Microsoft seizes domains used by “highly sophisticated” hackers in China


A motherboard has been retouched to include a Chinese flag.
Enlarge / Computer chip with Chinese flag, conceptual 3d illustration.

Microsoft said it has taken control of the servers that a China-based hacking group was using to compromise targets that align with that country’s geopolitical interests.

The hacking group, which Microsoft has called Nickel, has been in Microsoft’s crosshairs since at least 2016, and the software company has been tracking the now-disrupted intelligence-gathering campaign since 2019. The attacks, against government agencies, think tanks and human rights organizations in the US and 28 other countries: they were “highly sophisticated,” Microsoft said, and used a variety of techniques, including exploiting vulnerabilities in software that targets had yet to patch .

Down but not out

Late last week, Microsoft requested a court order to seize the websites that Nickel was using to compromise targets. The court, in the US District Court for the Eastern District of Virginia, granted the motion and opened the order on Monday. With control of Nickel’s infrastructure, Microsoft will now “sink” traffic, meaning it will divert from Nickel’s servers to Microsoft-operated servers, which can neutralize the threat and gain intelligence on how the group and its software are operating. .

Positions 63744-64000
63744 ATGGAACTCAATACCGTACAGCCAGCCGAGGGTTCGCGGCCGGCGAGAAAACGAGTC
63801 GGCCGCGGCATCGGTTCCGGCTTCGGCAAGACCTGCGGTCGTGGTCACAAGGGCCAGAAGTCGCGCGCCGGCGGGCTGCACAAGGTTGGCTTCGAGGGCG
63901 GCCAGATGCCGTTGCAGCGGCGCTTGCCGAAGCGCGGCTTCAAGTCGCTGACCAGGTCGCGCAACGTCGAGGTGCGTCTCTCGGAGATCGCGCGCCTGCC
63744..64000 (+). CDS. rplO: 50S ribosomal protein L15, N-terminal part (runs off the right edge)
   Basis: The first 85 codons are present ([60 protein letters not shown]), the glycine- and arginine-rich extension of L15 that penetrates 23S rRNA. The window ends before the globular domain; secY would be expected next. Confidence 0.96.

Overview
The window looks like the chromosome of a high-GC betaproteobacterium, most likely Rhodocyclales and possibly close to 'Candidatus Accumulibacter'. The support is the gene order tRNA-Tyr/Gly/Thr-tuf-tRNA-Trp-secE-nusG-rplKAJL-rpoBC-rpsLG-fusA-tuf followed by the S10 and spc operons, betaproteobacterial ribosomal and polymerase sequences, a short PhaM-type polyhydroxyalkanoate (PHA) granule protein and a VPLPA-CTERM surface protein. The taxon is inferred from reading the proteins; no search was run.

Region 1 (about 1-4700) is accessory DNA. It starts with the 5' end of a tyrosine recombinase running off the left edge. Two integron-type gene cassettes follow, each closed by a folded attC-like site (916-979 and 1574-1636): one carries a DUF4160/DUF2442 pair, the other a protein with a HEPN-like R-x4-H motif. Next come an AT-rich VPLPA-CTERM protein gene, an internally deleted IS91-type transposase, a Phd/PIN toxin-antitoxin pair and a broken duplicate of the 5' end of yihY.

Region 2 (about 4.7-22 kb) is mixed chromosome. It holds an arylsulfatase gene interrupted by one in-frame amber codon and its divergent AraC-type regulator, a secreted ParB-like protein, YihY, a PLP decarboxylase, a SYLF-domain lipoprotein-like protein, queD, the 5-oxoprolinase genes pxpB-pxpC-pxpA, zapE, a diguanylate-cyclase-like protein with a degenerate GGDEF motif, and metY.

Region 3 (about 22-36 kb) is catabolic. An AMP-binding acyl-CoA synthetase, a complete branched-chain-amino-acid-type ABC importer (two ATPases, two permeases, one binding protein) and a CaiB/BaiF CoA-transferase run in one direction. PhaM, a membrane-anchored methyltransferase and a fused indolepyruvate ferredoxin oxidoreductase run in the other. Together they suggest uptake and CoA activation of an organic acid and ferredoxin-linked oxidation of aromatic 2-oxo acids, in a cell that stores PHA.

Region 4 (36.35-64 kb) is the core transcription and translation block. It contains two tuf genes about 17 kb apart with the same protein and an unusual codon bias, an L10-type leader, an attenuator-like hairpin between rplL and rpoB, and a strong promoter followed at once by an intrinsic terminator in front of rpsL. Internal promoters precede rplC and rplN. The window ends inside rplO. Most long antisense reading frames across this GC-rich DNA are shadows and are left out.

“Gaining control of malicious websites and redirecting traffic from those sites to Microsoft’s secure servers will help us protect current and future victims as we learn more about Nickel’s activities,” wrote Tom Burt, Corporate Vice President of Security and Confidence of the Client of the company in a blog post. “Our disruption will not prevent Nickel from continuing other hacking activities, but we believe we have removed a key piece of infrastructure that the group has been relying on for this latest wave of attacks.”

Organizations selected included those from the public and private sectors, including diplomatic entities and ministries of foreign affairs in North America, Central America, South America, the Caribbean, Europe, and Africa. Often there was a correlation between goals and geopolitical interests in China.

The target organizations were located in other countries, including Argentina, Barbados, Bosnia and Herzegovina, Brazil, Bulgaria, Chile, Colombia, Croatia, Czech Republic, Dominican Republic, Ecuador, El Salvador, France, Guatemala, Honduras, Hungary, Italy, Jamaica , Mali. , Mexico, Montenegro, Panama, Peru, Portugal, Switzerland, Trinidad and Tobago, United Kingdom and Venezuela.

Names other security researchers use for Nickel include “KE3CHANG”, “APT15”, “Vixen Panda”, “Royal APT” and “Playful Dragon”.

10,000+ sites removed

Microsoft’s legal action last week was the 24th lawsuit the company has filed against threat actors, five of which were sponsored by the nation. The lawsuits have resulted in the removal of 10,000 malicious websites used by financially motivated hackers and nearly 600 sites used by nation-state hackers. Microsoft has also blocked the registration of 600,000 sites that the hackers had planned to use in the attacks.